Casting has been announced for Come From Away the Tony Award-winning musical which will land in London for its long-awaited UK premiere at the Phoenix Theatre next year. We were lucky enough to attend the launch event, here’s what our reviewer thought:
Come From Away is a multi-award winning musical making its European premiere in Dublin this December before sliding comfortably into the West End in late January 2019. I was at the official launch event at the gorgeous Canada House by Trafalgar Square, crammed full of industry types tucking into a Canadian-themed maple-syrup-heavy breakfast.
We were introduced to the bulk of the new cast, and they treated us to three songs from the show: a stirring, foot-stomping introductory song, “Welcome to the Rock”; a touching solo, “Me and the Sky”; and finally, “Somewhere in the Middle of Nowhere”, a similarly rousing feel-good anthem that left everyone on a high. The musical tells the true story of the people of Gander, Newfoundland, who cared for and were hospitable to around 7,000 stranded air passengers whose flights were diverted to the tiny town in the aftermath of 9/11. It’s a fascinating story exploring kindness, friendship and community in the wake of a national crisis, and will make for a joyful and feel-good musical.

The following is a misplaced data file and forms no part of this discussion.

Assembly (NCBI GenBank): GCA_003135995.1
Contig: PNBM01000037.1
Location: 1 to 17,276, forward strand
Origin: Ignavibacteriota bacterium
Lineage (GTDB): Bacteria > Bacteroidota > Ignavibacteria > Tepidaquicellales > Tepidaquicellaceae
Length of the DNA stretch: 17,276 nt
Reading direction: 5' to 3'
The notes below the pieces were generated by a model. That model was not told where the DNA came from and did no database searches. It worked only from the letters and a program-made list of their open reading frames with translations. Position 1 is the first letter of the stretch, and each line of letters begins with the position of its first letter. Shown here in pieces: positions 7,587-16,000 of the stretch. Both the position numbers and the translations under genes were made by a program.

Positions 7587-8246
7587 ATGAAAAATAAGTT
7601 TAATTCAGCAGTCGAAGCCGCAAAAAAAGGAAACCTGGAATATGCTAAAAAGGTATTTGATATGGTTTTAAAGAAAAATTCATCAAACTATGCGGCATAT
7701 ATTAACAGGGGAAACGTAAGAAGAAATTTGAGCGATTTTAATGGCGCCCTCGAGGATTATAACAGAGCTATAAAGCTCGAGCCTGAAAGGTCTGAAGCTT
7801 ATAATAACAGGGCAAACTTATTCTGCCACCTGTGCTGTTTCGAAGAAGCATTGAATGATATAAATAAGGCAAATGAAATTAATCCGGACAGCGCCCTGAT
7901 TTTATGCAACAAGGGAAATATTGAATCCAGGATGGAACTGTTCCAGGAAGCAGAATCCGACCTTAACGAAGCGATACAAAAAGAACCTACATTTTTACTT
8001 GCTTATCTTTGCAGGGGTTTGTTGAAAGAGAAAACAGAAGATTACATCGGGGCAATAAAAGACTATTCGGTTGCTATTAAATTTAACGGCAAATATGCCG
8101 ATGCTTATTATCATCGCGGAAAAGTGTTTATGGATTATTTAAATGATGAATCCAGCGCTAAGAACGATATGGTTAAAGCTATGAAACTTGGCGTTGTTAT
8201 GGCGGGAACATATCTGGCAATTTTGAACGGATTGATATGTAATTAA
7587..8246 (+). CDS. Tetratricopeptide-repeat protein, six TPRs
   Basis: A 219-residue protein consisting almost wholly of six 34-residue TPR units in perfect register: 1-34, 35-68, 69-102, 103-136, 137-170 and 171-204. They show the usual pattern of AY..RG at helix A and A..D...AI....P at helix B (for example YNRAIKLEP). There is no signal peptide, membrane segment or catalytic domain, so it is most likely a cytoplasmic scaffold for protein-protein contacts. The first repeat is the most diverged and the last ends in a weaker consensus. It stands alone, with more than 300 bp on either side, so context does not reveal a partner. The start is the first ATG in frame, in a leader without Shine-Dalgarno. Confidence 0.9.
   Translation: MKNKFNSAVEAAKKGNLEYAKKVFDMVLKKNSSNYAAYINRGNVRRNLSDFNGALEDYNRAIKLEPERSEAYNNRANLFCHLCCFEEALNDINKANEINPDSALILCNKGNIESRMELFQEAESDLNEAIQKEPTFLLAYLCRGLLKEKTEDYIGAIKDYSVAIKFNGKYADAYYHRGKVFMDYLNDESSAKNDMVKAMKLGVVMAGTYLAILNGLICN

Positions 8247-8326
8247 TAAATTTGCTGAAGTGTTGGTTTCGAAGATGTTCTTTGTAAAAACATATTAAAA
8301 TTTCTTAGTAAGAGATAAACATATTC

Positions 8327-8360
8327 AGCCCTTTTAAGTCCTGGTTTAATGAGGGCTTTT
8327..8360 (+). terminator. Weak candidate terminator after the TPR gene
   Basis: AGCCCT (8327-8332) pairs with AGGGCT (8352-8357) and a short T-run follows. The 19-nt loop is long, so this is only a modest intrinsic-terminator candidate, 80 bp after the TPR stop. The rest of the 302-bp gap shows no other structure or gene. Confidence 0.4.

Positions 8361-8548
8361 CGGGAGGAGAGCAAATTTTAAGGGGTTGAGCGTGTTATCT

The songs on display here, though wordy and exposition-crammed, were wonderfully performed by a strong and diverse cast, with Rachel Tucker’s rendition of “Me and the Sky” the highlight of the three for its clear storytelling and emotional twist. This will be a popular show, telling a little known yet fascinating story that will inform, surprise and ultimately leave an audience tapping their feet, and wanting to get on down to Newfoundland to see what all the fuss is about. We look forward to its premiere in London next year.